Published July 6, 2018
Corporate earnings are driven by:
- increasing sales/revenues
- making more money per unit sold – aka increasing profit margins.
The recent change in tax law for corporations reduced the cost of doing business thereby increasing profit margins. Corporations can increase earnings PER SHARE by reducing the denominator – by reducing the number of shares outstanding. Fewer shares outstanding means more earnings per share. In recent years, corporations have been borrowing money at very low interest rates and using that money to buy back shares of their company stock, thus reducing the number of shares outstanding and making their earnings per share outstanding rise. The article below from Delta Investment blog brings these drivers of reported corporate profit together in a handy chart. Corporate earnings growth is fuel for stock price movement. The sharp rise in corporate earnings has underpinned the strong market performing in recent quarters. While the reduction in any cost, such as the change in tax law, creates a one-time jump in profit margin %, the dollar gains will stick around to support increased investment, or maybe an increase in share buybacks to further push corporate earnings per share higher. Herewith is Delta’s blog:
“At the end of 2017 the U.S. corporate tax rate was reduced to a flat 21 percent from a previous marginal rate that topped out at 35%. A significant share of corporate profits shifted from the Federal government to shareholders.
In the first quarter of 2018, S&P 500 profits increased by 26.8% year-over-year. The composition of this growth was:
1. margin expansion 16.6%
2. revenue growth 9.3%
3. share buybacks 0.8%
From 2001 through 2017, average S&P 500 earnings growth was 6.9% with the breakdown being 0.2% from stock buybacks, 3% from revenue growth and 3.8% from margin enhancement.
The jump in S&P 500 average margins from 3.8% to 16.6% is partly caused by the tax law change. As long as the current tax law remains in effect, the profitability boost will remain in effect. Second quarter earnings season begins in about one week. Consensus expectations for earnings growth in 2Q climbed from 19% to 20% last week.
In addition to the tax cut, margins benefited from significant revenue expansion. 1Q18 revenue growth of 9.3% versus the 2001-2017 average of 3.0% is impressive. It reflects fundamental strength and acceleration in economic growth.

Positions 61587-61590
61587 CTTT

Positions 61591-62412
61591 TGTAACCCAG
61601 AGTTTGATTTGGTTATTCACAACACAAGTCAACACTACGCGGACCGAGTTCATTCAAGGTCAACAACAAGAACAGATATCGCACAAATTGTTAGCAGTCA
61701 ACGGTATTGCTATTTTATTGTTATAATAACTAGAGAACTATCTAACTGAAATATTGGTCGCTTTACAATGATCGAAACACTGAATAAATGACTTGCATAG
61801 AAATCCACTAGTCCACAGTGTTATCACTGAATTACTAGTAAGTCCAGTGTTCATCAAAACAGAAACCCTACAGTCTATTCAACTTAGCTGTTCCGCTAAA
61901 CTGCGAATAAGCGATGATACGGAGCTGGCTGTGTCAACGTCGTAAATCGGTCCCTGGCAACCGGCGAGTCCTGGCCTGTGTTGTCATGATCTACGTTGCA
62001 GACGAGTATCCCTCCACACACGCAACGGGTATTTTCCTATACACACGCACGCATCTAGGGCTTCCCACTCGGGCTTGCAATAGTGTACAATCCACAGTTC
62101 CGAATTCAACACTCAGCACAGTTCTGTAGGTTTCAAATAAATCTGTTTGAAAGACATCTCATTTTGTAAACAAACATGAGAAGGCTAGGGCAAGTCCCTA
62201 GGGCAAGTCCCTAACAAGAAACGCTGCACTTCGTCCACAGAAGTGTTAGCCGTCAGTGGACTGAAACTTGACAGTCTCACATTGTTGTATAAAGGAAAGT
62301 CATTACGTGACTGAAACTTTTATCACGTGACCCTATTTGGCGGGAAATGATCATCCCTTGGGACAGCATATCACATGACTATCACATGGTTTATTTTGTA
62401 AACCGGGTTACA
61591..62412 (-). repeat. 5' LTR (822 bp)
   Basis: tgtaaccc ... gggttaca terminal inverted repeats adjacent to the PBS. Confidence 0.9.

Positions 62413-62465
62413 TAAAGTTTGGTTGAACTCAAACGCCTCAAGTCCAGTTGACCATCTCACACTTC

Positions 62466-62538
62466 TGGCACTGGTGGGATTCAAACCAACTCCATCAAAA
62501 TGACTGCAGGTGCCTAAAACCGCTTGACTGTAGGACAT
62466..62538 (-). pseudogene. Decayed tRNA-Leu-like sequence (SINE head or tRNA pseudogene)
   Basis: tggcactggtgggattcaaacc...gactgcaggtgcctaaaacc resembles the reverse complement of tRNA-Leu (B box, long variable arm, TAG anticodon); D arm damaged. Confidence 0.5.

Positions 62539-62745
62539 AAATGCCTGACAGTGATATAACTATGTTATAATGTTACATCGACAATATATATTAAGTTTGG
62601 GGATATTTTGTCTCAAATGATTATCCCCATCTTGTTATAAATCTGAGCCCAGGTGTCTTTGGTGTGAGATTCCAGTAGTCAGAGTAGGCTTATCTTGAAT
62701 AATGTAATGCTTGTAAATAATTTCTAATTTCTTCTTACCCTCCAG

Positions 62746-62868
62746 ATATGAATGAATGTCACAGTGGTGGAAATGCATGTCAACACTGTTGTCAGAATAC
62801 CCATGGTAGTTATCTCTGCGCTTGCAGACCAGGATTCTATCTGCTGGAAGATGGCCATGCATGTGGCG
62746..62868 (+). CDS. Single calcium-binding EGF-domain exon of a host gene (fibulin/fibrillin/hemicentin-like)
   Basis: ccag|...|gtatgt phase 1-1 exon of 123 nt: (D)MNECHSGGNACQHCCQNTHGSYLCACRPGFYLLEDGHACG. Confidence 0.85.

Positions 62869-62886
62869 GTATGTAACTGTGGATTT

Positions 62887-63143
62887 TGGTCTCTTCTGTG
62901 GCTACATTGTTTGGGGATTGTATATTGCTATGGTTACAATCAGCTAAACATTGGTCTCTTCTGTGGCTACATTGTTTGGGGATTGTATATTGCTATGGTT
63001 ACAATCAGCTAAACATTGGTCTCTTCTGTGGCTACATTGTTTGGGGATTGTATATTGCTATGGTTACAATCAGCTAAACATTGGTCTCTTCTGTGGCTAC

It is important to recognize that the impact of the tax law is most obvious in the first year as the year-over-year comparisons (before tax cuts/after tax cuts). As time passes, the year-over-year growth rates will normalize but the absolute amount of profits being retained by shareholders is permanently increased.”
Investors kicked off July on a positive note, with the S&P 500 rising +0.3%. Stocks were down as much as -0.7% early in the day on continued trade war rhetoric before reversing positively. That positive reversal was undone Tuesday as investors appeared nervous ahead of the July 4th holiday given the volatility of the trade tariff situation. A Chinese court ruling banning semiconductor firm Micron (MU) from selling chips in the country generated caution as well. Stocks ended down -0.5%. Positive feeling toward resolution of the trade issues sparked bulls Thursday. A +0.9% gain recouped much of the losses from earlier in the week. Friday brought a solid monthly employment report with modest wage gains keeping inflation concerns at bay. Stocks charged upward on the news adding +0.9% to close a positive holiday-shortened week.
The Thursday-Friday jump in stock prices left the S&P 500 (SPY) with a +1.53% gain, recovering the losses from the prior two weeks. The Nasdaq 100 (QQQ) climbed +2.31% while small cap stocks (IWM) lifted +3.86% to return to new high ground.
Warm wishes and until next week.